Oh, sorry, I was rolling way past my fingers in the lower 640K thing... I didn't mean to point it as if I meant no one thought computers would ever have more memory or that anyone could write a program that needed more. Because people said that was so much, professionals, not users, it was why would anyone spend the money (that sense of why would anyone ever buy more than that). Just buy 192K, say, and run the little programs of the day. You're unloading each one to run the next, so it's all there for it! Err... except for the footprint from DOS. But seriously, set the lowest 384K for the system instead of the highest... IF there is any... and now you're forcing people to buy 384K for that alone, then more and more to be able to run programs.
So the guy with 192K for programs would have had to buy three times as much to have that. (It warn't cheap either.) NOT the best idea to underpin your marketing on. For all I know, IBM knew and approved. And people did write worthwhile things in space like that, though lots wanted to have infinite memory. Another for all I know is that MS nannied that by forcing them to limit size and therefore shiftless programming.
But whatever the set of concerns, the 640K thing blew up on the DOS world but was NEVER EVER fixed. Because of ALL the compromises and ALL the "dishonest" programming (Did I do that? Address hardware directly? Yes, "Urkle, Excel", you did.): fix it and every program addressing that memory would fail. So it was never fixed, just bumbled along. Like this and a few other things.
Anyway (rolling again), lots of folks would've bought a Mac if they could have gotten a second mortgage instead of a PC if they had to spring for a ton of memory or else. That was the meaning I meant to convey. And Lord, a Mac world is just all we need. (No need to even bother with the SARCASM() function for that last sentence!)
Lol, they hear us.
This is one of those things whose underlying reasons were no one programmed "honestly" once upon a time, for Windows, not even the owner of Windows, and then there were choices one had to make that limited one's future options because something limiting was chosen and then inserted deep into the code.
(For limiting, remember how the obvious choice of using lower memory for DOS programs (Because who would ever buy more than 640K, right? And by then, they'd be migrating upward and away from DOS and replacing every program anyway... yeah, remember the telephone company mode of progress? And cell service providers today?) led to years of limitations? And who ever chose those ridiculously small memory heaps for running Windows? "Resources" is a four-letter word to my gneration.)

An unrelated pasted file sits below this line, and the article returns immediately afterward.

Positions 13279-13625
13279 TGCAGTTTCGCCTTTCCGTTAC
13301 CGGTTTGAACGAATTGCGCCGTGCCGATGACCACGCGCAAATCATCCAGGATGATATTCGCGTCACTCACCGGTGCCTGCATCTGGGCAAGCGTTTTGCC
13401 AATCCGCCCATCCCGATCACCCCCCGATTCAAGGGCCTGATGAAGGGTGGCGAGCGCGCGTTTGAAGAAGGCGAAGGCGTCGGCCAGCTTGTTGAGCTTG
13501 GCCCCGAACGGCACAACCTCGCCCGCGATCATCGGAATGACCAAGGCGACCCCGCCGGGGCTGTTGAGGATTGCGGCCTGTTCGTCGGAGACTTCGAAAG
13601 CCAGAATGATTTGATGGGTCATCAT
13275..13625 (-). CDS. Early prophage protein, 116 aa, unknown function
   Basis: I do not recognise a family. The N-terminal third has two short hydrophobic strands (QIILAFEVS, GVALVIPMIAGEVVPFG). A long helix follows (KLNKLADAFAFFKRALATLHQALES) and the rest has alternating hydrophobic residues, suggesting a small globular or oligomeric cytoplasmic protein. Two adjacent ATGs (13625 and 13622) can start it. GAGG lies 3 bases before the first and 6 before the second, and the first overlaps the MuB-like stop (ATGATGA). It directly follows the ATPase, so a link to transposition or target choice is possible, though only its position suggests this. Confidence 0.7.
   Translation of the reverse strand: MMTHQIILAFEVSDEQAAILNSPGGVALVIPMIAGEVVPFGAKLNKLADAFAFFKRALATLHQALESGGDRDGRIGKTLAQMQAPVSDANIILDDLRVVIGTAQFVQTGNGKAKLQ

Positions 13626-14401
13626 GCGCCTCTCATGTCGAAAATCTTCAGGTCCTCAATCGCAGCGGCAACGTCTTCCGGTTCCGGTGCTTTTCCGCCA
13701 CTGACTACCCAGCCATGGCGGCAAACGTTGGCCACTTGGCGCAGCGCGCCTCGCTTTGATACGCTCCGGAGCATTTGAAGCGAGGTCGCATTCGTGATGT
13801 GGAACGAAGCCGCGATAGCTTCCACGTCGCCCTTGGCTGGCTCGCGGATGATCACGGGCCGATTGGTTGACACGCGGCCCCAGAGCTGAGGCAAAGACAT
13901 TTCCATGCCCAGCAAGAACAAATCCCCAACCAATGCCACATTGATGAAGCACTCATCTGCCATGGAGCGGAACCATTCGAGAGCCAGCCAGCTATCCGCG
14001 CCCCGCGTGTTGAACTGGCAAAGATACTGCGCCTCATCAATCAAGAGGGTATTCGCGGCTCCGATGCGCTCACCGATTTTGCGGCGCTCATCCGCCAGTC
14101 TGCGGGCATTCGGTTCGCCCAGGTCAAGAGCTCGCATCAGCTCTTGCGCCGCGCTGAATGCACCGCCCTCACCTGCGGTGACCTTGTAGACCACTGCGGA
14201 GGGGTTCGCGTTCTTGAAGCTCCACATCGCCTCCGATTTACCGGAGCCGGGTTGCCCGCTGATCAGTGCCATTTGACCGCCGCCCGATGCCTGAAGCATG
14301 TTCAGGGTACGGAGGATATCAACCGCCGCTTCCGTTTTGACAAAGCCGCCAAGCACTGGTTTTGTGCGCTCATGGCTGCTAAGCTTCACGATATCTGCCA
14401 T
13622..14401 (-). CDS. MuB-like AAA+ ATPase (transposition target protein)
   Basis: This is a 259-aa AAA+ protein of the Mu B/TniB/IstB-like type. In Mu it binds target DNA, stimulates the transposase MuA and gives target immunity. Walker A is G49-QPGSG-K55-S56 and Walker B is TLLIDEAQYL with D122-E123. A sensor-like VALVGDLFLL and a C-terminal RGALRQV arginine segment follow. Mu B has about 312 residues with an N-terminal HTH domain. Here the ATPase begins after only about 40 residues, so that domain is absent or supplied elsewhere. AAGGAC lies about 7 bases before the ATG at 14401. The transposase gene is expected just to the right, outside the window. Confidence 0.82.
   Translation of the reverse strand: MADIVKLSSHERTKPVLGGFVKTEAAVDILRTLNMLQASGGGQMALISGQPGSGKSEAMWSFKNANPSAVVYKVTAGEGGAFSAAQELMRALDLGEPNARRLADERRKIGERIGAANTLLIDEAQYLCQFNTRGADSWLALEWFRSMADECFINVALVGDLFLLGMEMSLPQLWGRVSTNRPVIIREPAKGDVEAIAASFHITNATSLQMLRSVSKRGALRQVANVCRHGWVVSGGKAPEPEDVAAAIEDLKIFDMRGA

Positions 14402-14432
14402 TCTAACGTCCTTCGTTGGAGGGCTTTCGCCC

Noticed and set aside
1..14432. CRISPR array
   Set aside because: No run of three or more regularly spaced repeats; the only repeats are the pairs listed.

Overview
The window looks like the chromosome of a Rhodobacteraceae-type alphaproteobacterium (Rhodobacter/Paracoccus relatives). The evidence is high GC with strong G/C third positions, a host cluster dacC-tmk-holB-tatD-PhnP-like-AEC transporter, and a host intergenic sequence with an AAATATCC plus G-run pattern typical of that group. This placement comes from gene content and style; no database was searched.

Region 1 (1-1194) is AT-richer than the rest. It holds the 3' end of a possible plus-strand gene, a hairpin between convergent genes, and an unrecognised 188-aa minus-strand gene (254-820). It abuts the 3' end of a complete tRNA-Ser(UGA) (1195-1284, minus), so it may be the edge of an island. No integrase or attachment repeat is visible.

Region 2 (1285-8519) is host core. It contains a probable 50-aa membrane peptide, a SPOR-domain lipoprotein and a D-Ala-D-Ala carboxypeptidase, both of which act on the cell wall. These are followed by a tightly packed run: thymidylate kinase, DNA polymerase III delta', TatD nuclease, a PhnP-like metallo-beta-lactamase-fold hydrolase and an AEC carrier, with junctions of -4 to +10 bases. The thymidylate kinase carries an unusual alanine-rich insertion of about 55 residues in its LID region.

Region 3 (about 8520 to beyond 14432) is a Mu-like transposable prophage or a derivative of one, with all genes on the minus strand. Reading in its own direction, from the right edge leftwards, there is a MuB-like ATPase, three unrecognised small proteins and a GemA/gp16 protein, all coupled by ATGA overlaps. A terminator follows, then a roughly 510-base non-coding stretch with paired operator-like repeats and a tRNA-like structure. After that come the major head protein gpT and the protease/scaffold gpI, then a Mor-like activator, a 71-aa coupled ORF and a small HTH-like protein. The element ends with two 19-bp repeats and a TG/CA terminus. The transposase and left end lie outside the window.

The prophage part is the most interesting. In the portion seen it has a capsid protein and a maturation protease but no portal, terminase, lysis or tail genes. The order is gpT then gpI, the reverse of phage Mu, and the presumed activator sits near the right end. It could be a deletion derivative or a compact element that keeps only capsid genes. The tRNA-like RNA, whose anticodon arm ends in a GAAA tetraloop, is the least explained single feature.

For an example of something with a wonderful utility (possibility) that wastes along, fairly (not completely) useless and never upgraded to its logical wonderful capability and launched across Windows:
Buried too deep to drop and too deep to make sing with greatness, it limps along and makes a few of us happy, but mostly makes anyone who thinks about it... just sad...
Don't get the idea this last year or two is the only time period they've hear (or seen) complaints of the quantity and quality herein. It's been something to hate for decades now and surprise... it has been! Even the laziest users ever that still have enough gumption to say "Well, what if I change that value? What could go wrong? I'll just UNDO it in a second, oh, hello boss, yeah, let me bring that other spreadsheet up..." has regretted this and sworn at MS for it. And his little boss too.
So thank you "John, Excel" (who has a middle initial of "," anyway???) (oh... need that SARCASM() function again, to wrap that kind of thing in, or a set of related functions... a lot of people would hate the "invalid argument" error message when trying to use (misuse) the IRONIC() function, eh?) but you folks ain't doin' nothin', not soon nor never. Except gladhanding us along. I'm less than 60 and I will die in my sleep before you do. So keep that gladhanding to yourselves please:
HOPE springs eternal, they say, so even the above hurts. A "corporate lie" is still a lie "John, Excel." And the hurt is the same.
Unfortunately this has been around for a very long time, so must be some reason Microsoft considers this a 'feature' but is unwilling to introduce an option to make it workbook specific. I use the alt-click to launch a new instance of Excel, which has an independent undo history.
Kasey Pilcher commented
Why is it taking so long for this issue to be resolved? The Admins should provide another update. It has been since MARCH. It is ridiculously inconvenient and should have been predicted as an issue by Microsoft.
charles moore commented
Please make global/per sheet Undo an option. The software's refusal to allow a decision makes for a tremendously frustrating experience.
And while opening multiple copies does offer a workaround, the need for one speaks loudly of this poorly designed aspect of the product. (Not to mention all these comments.)
Matthew Youmans commented
Oooh, is that anyone in my company or anyone anywhere? I vote the latter.
New! Excel has introduced a new feature. When hitting Undo, why apply it only to your own work? Now when you hit Undo you will undo the last action done by anyone else using Excel at that time.
jeffrey Weir commented
When did Microsoft introduce the ability to open multiple workbooks? Last century? Because the current functionality embarrassingly points at a mentality stuck in that long-distant era. C'mon MS: plug this historic hole already.